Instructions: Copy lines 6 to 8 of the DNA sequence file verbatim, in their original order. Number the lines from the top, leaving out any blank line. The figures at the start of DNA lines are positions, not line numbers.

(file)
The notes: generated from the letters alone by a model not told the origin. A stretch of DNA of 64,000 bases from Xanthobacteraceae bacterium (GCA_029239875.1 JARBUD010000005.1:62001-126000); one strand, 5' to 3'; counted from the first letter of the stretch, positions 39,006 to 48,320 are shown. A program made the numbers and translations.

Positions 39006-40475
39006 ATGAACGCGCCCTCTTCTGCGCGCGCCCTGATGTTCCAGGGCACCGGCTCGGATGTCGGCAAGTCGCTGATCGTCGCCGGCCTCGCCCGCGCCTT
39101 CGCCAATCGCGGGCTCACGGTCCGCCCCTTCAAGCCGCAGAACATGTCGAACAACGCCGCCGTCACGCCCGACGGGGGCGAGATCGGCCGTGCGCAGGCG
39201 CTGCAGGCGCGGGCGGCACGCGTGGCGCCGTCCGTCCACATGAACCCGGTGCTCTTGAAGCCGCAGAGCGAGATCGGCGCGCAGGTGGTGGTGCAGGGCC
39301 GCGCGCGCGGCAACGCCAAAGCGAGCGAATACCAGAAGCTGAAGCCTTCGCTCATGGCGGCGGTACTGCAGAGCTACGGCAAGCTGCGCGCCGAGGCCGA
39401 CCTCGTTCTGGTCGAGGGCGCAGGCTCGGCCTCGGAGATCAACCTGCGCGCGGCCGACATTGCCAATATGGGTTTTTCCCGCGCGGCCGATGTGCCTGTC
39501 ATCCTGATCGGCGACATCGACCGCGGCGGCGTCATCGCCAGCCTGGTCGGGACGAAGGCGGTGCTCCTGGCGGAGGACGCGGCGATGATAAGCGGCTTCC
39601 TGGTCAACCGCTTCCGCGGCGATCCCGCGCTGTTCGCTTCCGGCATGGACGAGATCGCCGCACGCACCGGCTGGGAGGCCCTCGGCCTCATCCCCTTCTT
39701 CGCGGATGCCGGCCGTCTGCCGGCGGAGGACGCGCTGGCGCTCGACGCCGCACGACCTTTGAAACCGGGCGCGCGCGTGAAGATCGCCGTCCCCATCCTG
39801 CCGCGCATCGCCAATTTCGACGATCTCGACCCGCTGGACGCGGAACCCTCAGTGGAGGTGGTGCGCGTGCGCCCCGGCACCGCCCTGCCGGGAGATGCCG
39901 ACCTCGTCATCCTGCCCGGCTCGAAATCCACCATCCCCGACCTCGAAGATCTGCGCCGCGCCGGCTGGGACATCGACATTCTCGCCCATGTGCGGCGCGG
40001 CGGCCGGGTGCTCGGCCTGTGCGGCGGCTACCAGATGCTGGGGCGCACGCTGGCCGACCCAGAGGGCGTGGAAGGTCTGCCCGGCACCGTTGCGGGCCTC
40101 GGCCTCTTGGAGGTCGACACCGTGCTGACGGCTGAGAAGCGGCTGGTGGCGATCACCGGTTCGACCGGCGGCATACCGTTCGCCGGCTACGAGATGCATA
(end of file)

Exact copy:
39301 GCGCGCGCGGCAACGCCAAAGCGAGCGAATACCAGAAGCTGAAGCCTTCGCTCATGGCGGCGGTACTGCAGAGCTACGGCAAGCTGCGCGCCGAGGCCGA
39401 CCTCGTTCTGGTCGAGGGCGCAGGCTCGGCCTCGGAGATCAACCTGCGCGCGGCCGACATTGCCAATATGGGTTTTTCCCGCGCGGCCGATGTGCCTGTC
39501 ATCCTGATCGGCGACATCGACCGCGGCGGCGTCATCGCCAGCCTGGTCGGGACGAAGGCGGTGCTCCTGGCGGAGGACGCGGCGATGATAAGCGGCTTCC